Benefits of Renin-Angiotensin blockade on retinopathy in type 1 diabetes vary with glycemic control.

Kleins Lab // Publications // Aug 01 2011

PubMed ID: 21715517

Author(s): Harindhanavudhi T, Mauer M, Klein R, Zinman B, Sinaiko A, Caramori ML; Renin Angiotensin System Study (RASS) group. Benefits of Renin-Angiotensin blockade on retinopathy in type 1 diabetes vary with glycemic control. Diabetes Care. 2011 Aug;34(8):1838-42. doi: 10.2337/dc11-0476. Epub 2011 Jun 29. PMID 21715517

Journal: Diabetes Care, Volume 34, Issue 8, Aug 2011

OBJECTIVE Optimal glycemic control slows diabetic retinopathy (DR) development and progression and is the standard of care for type 1 diabetes. However, these glycemic goals are difficult to achieve and sustain in clinical practice. The Renin Angiotensin System Study (RASS) showed that renin-angiotensin system (RAS) blockade can slow DR progression. In the current study, we evaluate whether glycemic control influenced the benefit of RAS blockade on DR progression in type 1 diabetic patients.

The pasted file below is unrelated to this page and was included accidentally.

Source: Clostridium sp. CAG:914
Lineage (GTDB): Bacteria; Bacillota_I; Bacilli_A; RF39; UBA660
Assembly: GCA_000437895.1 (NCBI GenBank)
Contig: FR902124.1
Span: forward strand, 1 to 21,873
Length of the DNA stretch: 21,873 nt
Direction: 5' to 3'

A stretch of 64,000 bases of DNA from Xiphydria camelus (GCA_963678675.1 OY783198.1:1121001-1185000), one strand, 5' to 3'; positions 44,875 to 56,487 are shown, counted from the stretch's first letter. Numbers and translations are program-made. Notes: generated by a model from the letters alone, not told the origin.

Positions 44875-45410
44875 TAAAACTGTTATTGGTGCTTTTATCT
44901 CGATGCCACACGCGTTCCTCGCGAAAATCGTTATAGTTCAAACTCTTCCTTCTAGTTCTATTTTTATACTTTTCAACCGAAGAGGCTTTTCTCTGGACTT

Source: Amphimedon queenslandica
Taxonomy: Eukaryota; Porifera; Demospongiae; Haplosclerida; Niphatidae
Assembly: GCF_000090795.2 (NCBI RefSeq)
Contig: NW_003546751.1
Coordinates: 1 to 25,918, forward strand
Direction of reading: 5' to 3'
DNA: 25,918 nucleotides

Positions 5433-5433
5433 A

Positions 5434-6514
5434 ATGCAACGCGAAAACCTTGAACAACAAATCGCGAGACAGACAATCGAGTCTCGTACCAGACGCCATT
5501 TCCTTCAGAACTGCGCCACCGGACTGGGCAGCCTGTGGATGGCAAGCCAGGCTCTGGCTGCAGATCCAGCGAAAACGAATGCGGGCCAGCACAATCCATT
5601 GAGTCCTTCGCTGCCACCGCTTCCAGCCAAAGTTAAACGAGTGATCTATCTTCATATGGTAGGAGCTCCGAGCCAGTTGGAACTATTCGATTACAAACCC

RESEARCH DESIGN AND METHODS We used RASS data to analyze the relationships between two-steps or more DR progression and baseline glycemic levels in 223 normotensive, normoalbuminuric type 1 diabetic patients randomized to receive 5 years of enalapril or losartan compared with placebo.

RESULTS A total of 147 of 223 patients (65.9%) had DR at baseline (47 of 74 patients [63.5%] in placebo and 100 of 149 patients [67.1%] in the combined treatment groups [P = 0.67]). Patients with two-steps or more DR progression had higher baseline A1C than those without progression (9.4 vs. 8.2%, P 7.5% had two-steps or more DR progression compared with 26 of 56 patients (46%) in the placebo group (P = 0.03).

CONCLUSIONS RAS blockade reduces DR progression in normotensive, normoalbuminuric type 1 diabetic patients with A1C >7.5%. Whether this therapy could benefit patients with A1C ≤7.5% will require long-term studies of much larger cohorts.